Thursday, 17 February 2011

The future price of electricity

I got my electricity bill last week, and I noticed a nifty new feature that's been added to it: a predicted electricity cost for the next year. And very interesting that prediction is, too.

Here is my annual expenditure on electricity for the last few years (the numbers are ridiculously low for several related reasons that I won't go into here):

electricity prices
2003: £45.36
2004: £33.14
2005: £38.26
2006: £51.04
2007: £55.71
2008: £48.74
2009: £48.30
2010: £56.16

The graph shows a noisy but nevertheless upward trend, consistent with inflation more than with any increased usage on my part.

What do you think my electricity company's prediction for my 2011 bill is? A prediction that I am assured is based on "actual readings", according to my account. £60? Maybe as much £70? No. It is £488.77.

So, what does npower know about short term electricity price inflation that I don't?

Tuesday, 15 February 2011

The price of pears

Tesco pears, but not exactly the ones I bought
I bought a bag of conference pears (lovely and crunchy) at Tesco last night, for £1. As I opened them today, I thought, "£1, that's quite cheap, how much is that per pear?" I counted them, and there were eight.

Without conscious decision, the calculation flashed through my head as follows: "Eight for a pound; that's half a crown each", then a slight pause before the next step: "so that's 12-and-a-half pence each."

half a crown: big money!
Half a crown? What's that, I hear you youngsters say. Well, back in the dim and distant past, we didn't have this new-fangled dumbed-down decimal currency. We had proper pounds, shillings and pence. 12 pence to the shilling, 20 shillings to the pound; 12 times tables; the lot. How long in the past? Well, we went decimal on 15 February 1971. (I remember the excitement of getting shiny "new pence" in my change on the bus to school.) That's 40 years ago to the day.

40 years: oh dear, and I still think in old money! (Not all the time, I hasten to add. It's just that "eight half crowns to the pound" was so well drummed in that it's still the natural association. Then there's always 6/8d.) But, to the day: wow.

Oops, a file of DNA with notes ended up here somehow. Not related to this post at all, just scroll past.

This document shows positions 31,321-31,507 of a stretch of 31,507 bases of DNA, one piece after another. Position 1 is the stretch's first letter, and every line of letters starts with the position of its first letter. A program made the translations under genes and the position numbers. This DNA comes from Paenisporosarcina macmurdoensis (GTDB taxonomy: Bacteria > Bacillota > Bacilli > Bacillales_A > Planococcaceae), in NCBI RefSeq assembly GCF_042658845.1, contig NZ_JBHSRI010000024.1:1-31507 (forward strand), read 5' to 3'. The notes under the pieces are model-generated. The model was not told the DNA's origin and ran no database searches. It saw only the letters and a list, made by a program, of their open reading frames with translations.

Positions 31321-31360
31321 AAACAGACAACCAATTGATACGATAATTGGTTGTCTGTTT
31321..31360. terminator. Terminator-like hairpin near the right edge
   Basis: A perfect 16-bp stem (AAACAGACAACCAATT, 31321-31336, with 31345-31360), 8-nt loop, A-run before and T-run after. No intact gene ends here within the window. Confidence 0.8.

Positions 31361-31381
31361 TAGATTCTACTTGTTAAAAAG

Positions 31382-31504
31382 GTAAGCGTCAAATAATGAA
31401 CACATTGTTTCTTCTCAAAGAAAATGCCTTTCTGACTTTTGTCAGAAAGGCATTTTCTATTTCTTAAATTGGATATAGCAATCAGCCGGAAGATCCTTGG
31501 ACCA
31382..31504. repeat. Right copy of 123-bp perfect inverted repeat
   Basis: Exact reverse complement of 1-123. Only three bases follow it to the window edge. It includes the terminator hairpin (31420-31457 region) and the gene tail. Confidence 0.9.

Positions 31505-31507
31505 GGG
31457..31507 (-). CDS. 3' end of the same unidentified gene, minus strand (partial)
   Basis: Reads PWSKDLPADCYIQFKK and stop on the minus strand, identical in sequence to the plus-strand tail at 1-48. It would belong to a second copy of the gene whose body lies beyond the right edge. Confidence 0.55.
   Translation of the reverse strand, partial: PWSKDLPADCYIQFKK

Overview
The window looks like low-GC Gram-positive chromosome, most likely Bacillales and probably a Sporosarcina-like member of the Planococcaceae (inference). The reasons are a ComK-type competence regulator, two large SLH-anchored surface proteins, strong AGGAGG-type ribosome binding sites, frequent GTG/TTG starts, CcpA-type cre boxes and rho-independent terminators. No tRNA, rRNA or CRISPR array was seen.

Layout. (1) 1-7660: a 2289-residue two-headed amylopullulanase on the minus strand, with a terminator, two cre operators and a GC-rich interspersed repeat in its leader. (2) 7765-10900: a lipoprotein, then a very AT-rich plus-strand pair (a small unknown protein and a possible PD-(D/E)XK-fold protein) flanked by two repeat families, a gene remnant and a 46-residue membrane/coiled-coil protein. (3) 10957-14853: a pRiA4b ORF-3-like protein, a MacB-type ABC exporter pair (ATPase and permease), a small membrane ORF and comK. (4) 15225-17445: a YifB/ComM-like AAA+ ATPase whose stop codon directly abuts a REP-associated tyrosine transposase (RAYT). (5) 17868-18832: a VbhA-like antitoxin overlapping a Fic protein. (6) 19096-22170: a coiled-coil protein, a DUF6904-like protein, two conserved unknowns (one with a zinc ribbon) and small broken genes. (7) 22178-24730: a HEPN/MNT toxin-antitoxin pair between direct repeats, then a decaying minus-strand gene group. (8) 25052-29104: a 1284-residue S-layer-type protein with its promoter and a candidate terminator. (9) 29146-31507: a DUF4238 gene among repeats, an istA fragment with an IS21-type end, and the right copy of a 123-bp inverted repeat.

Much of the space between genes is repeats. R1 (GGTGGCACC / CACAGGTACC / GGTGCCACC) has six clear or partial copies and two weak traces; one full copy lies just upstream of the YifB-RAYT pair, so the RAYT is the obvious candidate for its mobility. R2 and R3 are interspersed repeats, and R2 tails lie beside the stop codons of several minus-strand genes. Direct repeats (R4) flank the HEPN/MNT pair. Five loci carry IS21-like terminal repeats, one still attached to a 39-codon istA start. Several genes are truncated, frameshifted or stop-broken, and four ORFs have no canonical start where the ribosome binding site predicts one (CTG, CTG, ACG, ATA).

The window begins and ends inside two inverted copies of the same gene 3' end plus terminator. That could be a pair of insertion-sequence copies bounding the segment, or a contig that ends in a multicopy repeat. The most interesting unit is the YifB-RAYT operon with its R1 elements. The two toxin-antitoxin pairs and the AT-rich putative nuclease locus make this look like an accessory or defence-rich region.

Never mind that. What about half a crown for a single pear! Outrageous! (OTOH, 12.5p is really cheap...)

Sunday, 13 February 2011

Computer Science meets King's Cross

Platform 9 3/4, from
I haven't been to London for a while, but I was there last week to give a talk. As I got off my train at King's Cross, I thought I heard an announcement: "The train currently standing at platform zero is the...". What? Platform 0? I listened to check I wasn't hallucinating, and there it was again: "Platform zero for the ..."

Now, I know King's Cross quite well, I thought. It has eight platforms on the main concourse, and also platforms 9 to 11 hidden away in their own private little siding. (Forget finding platform 9-and-3/4s: I've know people fail to find the real but well-hidden platform nine!) But platform 0? Srsly? Only computer scientists start counting from 0!

Platform 0, cropped from
So when I got onto the main concourse, I checked, and sure enough, there were signs to platform 0. When I got back in Google-range, I consulted that fount of all knowledge, wikipedia. Yes, there is now a platform 0, as part of the refurbishment scheme. On the one hand, it seems a shame they've gone with platform 0, since that means platform 9-and-3/4 is still a "mistake" (there are tracks, not platform, between 9 and 10). But on the other hand: platform 0. Cool.

So I was disappointed to discover that once the refurbishment is completed, the platforms will be renumbered, starting from the much more unimaginative 1. (Presumably resulting in hilarity for all concerned as the zombified commuters, with the current numbering scheme hardwired in their cortexes, start making off-by-one errors, and end up scattered all over the country.)